Glock 27 in the woods (baby glock 40)


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fire4hunter
March 10, 2009, 09:34 PM
So I was planning on getting a glock 20 to carry while hunting in the woods, especially when black bear hunting because of the power of the 10mm round and then also getting a smaller pistol 38 or something to carry. All I have now is a full size 1911. Not the easiest to carry and would like more performance in the woods. After going through the finances I have come to the difficult realization that I can't afford two pistols. I have had someone offer me an almost new glock 27 (baby glock 40 cal) for 350. The price seems good and they carry well. My question is would you feel comfortable carrying one in the woods. I bow hunt for bear and like a pistol for backup, which is now legal in washington as long as you have cc permit. Anyway hit black bear Vs. baby glock 40 am I safe or should I get something more powerfull. Thanks for the help.

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HammerG26
March 10, 2009, 10:26 PM
I have a Glock 26 (same size as a Glock 27) and a 1911. I can easily carry the 1911 and Glock 26 - probably the 1911 a little easier... although it is heavier. That being said, I would rather have the .45 over the .40...

dacavasi
March 10, 2009, 11:18 PM
As a bear backup I would go for the 10mm. As for the 'baby' version of anything, unless you feel a strong need to conceal your backup gun for some reason when out in the woods, I would recommend a full size frame that you can wrap your hands around and get a decent grip on, especially if you opt for the hotter rounds...

nathan
March 11, 2009, 01:53 AM
A good cheap backup is a 12 g shottie in pistol configuration with shoulder sling. Loaded with slugs, nothing beats it by any good measure.

Big Bill
March 11, 2009, 01:59 AM
You'll be fine with the Glock 27 in .40. Most black bears will totally leave you alone unless you surprise a sow with a cub or cubs. The chances of that happening are almost nill.

Ruger
March 11, 2009, 07:06 AM
I have never hunted anywhere in the North west woods , but if it's in any way close to the north east the chances of running into a sow and her cubs is very very likely.

As far has carrying while bow hunting , we can not bow hunt and carry any kind of firearm in NY so you try to teach yourself not to get into a fix, but sometimes it presents inself. Then it's between you and the bear???

my 2 c$ if you are serious about archery, practice, practice,practice so you can place your shot where it is needed and hopefully you wouldn't need to use your back up.

that being said to answer your question I carry my g27 every day and, every time I go hunting during reg season also in black bear country. I would not ever hesitate to use it for a back up in a bad situation that presented itself. I have run into a few bears coming and going into the stand but usally I am able to give them a wide berth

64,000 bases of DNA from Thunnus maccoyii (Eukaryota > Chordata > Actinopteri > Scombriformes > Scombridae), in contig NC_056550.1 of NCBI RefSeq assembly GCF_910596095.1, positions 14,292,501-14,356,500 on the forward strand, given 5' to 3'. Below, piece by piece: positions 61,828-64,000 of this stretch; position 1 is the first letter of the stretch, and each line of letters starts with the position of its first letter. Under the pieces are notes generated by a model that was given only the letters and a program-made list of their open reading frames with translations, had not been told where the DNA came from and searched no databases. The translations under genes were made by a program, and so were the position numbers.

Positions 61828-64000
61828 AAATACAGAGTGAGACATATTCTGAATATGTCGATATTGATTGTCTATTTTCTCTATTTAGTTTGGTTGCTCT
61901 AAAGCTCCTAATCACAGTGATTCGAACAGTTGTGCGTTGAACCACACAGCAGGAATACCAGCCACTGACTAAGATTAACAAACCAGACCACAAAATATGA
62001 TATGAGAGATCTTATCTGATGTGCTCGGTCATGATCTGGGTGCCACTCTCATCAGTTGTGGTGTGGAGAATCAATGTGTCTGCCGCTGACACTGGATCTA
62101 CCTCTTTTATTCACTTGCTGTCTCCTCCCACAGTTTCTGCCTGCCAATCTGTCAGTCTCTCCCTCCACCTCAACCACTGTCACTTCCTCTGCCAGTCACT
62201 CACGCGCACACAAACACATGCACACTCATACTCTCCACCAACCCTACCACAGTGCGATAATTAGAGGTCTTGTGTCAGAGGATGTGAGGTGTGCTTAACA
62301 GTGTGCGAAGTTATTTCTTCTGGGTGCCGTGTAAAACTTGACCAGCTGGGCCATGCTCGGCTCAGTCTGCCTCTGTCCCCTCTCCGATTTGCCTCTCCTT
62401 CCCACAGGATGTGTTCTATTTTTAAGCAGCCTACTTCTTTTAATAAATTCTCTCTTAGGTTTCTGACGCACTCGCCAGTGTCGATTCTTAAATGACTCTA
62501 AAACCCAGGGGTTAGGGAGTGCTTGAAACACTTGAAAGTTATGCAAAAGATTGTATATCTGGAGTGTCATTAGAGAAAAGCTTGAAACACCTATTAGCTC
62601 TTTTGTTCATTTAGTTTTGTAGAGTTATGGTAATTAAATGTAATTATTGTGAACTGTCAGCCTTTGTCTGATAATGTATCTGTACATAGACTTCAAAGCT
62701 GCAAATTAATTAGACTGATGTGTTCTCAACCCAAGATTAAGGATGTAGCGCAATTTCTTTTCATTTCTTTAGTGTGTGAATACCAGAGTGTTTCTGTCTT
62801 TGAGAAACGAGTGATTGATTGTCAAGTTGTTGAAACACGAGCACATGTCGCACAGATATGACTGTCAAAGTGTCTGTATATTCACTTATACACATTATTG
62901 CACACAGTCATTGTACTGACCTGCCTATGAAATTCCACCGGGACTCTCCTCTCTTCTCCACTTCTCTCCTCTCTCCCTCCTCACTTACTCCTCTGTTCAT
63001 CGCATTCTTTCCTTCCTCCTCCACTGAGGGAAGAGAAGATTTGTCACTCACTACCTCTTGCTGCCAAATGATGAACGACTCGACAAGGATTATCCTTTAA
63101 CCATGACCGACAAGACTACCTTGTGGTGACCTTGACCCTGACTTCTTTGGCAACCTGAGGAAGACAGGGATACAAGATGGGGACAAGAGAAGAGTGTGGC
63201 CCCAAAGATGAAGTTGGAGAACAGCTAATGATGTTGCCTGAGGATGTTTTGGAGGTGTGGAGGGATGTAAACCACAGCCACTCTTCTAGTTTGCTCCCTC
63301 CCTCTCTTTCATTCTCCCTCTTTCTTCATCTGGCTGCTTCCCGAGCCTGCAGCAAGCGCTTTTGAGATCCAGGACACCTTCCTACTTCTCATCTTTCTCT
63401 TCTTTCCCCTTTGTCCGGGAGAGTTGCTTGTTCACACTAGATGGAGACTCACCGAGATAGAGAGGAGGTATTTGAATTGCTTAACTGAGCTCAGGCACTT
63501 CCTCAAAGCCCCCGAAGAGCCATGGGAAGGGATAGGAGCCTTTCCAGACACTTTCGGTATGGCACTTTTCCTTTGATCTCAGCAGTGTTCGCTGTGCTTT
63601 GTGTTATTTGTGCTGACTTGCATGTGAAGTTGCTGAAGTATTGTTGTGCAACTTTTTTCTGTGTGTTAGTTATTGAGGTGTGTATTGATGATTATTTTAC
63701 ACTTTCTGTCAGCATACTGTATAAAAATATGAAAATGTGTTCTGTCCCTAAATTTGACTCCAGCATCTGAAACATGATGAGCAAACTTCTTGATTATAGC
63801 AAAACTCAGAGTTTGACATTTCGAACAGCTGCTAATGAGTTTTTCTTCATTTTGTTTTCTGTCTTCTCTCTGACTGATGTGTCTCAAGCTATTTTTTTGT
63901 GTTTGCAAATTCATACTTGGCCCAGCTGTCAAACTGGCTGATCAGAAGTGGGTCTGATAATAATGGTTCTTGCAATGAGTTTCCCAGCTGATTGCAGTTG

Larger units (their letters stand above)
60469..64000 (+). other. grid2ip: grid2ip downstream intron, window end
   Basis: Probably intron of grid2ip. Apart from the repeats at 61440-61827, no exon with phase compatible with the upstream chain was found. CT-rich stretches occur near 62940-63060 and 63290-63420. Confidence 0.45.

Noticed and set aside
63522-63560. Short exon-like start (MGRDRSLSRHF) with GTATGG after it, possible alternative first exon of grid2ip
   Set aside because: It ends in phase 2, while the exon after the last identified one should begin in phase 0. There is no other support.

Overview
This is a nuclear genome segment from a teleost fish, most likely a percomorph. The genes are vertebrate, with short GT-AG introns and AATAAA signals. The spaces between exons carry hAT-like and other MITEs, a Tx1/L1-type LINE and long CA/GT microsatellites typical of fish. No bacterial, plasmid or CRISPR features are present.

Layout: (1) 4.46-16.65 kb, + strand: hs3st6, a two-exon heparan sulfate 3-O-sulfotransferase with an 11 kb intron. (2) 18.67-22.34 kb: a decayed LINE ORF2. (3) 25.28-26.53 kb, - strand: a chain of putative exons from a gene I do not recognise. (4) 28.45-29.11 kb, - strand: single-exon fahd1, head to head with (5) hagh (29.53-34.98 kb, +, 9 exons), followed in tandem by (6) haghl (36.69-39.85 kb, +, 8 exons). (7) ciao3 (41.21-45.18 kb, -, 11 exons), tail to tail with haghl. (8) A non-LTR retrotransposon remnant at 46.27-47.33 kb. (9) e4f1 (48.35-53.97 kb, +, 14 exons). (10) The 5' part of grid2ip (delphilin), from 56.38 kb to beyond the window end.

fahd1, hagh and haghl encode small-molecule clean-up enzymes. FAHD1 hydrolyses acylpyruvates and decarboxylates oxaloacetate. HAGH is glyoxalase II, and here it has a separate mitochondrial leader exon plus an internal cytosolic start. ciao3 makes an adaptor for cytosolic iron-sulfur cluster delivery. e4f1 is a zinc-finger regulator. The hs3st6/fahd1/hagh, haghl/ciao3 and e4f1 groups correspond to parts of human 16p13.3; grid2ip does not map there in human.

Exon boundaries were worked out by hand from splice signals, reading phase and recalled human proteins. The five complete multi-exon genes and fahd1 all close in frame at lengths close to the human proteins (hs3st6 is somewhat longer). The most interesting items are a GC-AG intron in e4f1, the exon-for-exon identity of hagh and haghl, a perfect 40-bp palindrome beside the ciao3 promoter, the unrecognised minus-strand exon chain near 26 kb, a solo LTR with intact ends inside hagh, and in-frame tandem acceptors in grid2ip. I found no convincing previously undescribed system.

Most of the time there more afraid you than the other way around. The problem is when the cubs are curious as to what you are , then the sow gets into the mix

Feel confident in what you choose to carry and most of the time your questions will answer themsevles

MCgunner
March 11, 2009, 11:09 AM
I'm not a fancier of autos. I carry one, but for field use much prefer revolvers. But, I often have a little .38 Taurus Ultra Lite in a pocket when I'm out and not wearing a firearm because it's a carry gun of mine and I've taken rabbit with it, shot hogs in the trap with it, shot the heads off snakes, shot a lot of sharks with it when fishing. I like to carry it as it's stainless and I'm fishing salt water, usually.

Anyway, some guy in the revolver forum got on my case for suggesting I liked to use my snubby in the field for such things. Basically called me stupid. But, Texas is not an open carry state and I don't run around with a shotgun, either. I often get TO the field with a motorcycle. When fishing, I don't wear a side arm, just pocket my carry, the little Taurus. SO, I hear ya on the little gun thing.

Anyway, for 350 bucks, you can pick up a good used SP101 3" in .357 magnum, maybe could find a new one for that, but I'm not sure in today's market. Could have 6 months ago. .357 has good power out of the 3" barrel, comparable to 10mm. .38s make for a versatile gun, too, though they likely won't shoot to the same POI as the heavy magnums. I fired my 180 grain HOT loads out of a 2.25" SP101 and got 662 ft lbs (can't recall the velocity, was something in the 1300 fps range or better I think) with it, but was a handful in the little gun. That's what Buffalo Bore advertises with their 180 grain stuff. It wasn't too hard to shoot with a Hogue grip on the gun, but with the factory grip, it battered my middle finger pretty bad.